Jose Cuisia, Jr., Ambassador of the Republic of the Philippines to the United States, Ebrahim Rasool, Ambassador of the Republic of South Africa to the United States, Jarmo Viinanen, Permanent Representative of the Republic of Finland to the United Nations, and Rafael Espada, Former Vice President of Guatemala each spoke on the ways in which illicit financial flows affect their respective countries and domestic efforts to fight the growth of these outflows.
According to Dr. Espada, working to alleviate poverty in Guatemala during his term as Vice President was extremely difficult, because it required solving four widespread problems: “corruption, tax evasion, money laundering, and violence”. However, he said that Guatemala had made significant progress on these fronts through legislative action. The Guatemalan government worked with the Construction Sector Transparency Initiative and NGOs like Global Financial Integrity and Transparency International. Espada said that while much work remains to be done, “at least now there are no anonymous associations and no more secrecy of banking”.
Zorka Milin, Yale Gruber Fellow at Global Witness, chaired the panel of academics and journalists, which featured Itai Grinberg, Associate Professor of Law at Georgetown Law School, Susan Rose-Ackerman, Henry R. Luce Professor of Jurisprudence at Yale University and Lee Sheppard, Contributing Editor at Tax Analysts’ Tax Notes.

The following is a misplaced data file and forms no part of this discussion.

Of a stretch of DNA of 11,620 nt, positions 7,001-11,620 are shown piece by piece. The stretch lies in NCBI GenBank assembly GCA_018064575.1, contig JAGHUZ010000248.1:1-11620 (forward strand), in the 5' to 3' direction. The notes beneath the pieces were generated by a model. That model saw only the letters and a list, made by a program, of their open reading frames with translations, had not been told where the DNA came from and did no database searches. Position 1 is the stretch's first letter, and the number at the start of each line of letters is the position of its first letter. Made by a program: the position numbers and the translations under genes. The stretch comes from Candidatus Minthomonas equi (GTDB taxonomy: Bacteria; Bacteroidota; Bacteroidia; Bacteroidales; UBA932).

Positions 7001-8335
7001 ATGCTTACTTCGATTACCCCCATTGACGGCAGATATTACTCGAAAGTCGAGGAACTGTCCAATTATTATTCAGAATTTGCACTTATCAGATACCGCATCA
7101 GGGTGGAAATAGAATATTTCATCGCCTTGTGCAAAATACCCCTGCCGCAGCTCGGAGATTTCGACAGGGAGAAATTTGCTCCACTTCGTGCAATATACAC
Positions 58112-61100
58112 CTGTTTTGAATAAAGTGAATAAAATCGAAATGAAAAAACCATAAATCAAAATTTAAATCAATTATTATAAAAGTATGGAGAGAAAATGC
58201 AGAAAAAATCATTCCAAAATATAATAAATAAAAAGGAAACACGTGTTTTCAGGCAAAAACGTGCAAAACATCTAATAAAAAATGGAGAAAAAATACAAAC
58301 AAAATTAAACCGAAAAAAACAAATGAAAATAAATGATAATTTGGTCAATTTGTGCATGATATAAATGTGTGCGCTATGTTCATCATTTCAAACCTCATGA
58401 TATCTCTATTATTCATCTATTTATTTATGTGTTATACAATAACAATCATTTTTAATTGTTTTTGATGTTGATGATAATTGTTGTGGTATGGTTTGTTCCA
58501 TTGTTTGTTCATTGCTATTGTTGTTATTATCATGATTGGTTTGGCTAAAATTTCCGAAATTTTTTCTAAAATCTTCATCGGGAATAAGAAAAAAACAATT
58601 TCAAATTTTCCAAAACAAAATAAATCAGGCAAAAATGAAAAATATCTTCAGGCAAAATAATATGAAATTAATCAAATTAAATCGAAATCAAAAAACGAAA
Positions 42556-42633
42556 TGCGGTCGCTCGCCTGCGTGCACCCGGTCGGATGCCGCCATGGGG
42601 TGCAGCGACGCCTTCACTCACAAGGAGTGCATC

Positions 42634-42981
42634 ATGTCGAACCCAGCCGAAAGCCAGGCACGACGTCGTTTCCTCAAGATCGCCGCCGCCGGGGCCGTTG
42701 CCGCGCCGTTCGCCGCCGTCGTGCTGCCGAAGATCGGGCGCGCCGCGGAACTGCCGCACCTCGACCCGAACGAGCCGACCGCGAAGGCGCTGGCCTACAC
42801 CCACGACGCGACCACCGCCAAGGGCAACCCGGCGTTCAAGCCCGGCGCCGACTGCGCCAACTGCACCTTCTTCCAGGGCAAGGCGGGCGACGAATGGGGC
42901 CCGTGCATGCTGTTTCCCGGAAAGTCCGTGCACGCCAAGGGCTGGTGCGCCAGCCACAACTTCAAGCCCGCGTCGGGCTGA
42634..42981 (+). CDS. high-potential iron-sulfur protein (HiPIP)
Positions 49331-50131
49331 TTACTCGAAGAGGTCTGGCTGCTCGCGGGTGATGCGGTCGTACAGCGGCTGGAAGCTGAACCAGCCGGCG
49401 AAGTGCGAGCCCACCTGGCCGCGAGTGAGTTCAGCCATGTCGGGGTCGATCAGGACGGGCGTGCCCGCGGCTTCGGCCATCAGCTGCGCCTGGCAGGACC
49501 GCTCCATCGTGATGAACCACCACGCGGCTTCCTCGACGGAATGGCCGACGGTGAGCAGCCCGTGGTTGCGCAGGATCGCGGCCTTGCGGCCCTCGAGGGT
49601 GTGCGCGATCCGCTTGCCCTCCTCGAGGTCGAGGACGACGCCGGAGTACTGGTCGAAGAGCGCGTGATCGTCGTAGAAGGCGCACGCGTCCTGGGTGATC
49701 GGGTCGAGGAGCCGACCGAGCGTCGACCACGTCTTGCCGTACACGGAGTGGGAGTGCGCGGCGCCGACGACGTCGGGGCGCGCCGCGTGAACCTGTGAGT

The last two speakers, Peter Ackerman and Shaazka Beyerle of the International Center on Nonviolent Conflict, stressed the power of nonviolent resistance to create greater democracy. Ackerman stressed the impressive track record of nonviolent movements: “In 50 of the 67 transitions from authoritarianism (75%) in the from 1972-2005, nonviolent civic resistance was a key factor” and “of the 50 transitions above, 32 (64%) have led to high levels of respect for political rights and civil liberties”. Following this argument, Shaazka Beyerle focused added that nonviolent civic resistance “disrupts activities, practices, dishonest relationships, and the overall status quo within systems of corruption and illicit financial flows”, strengthening the international mechanisms to implement legal administrative measures.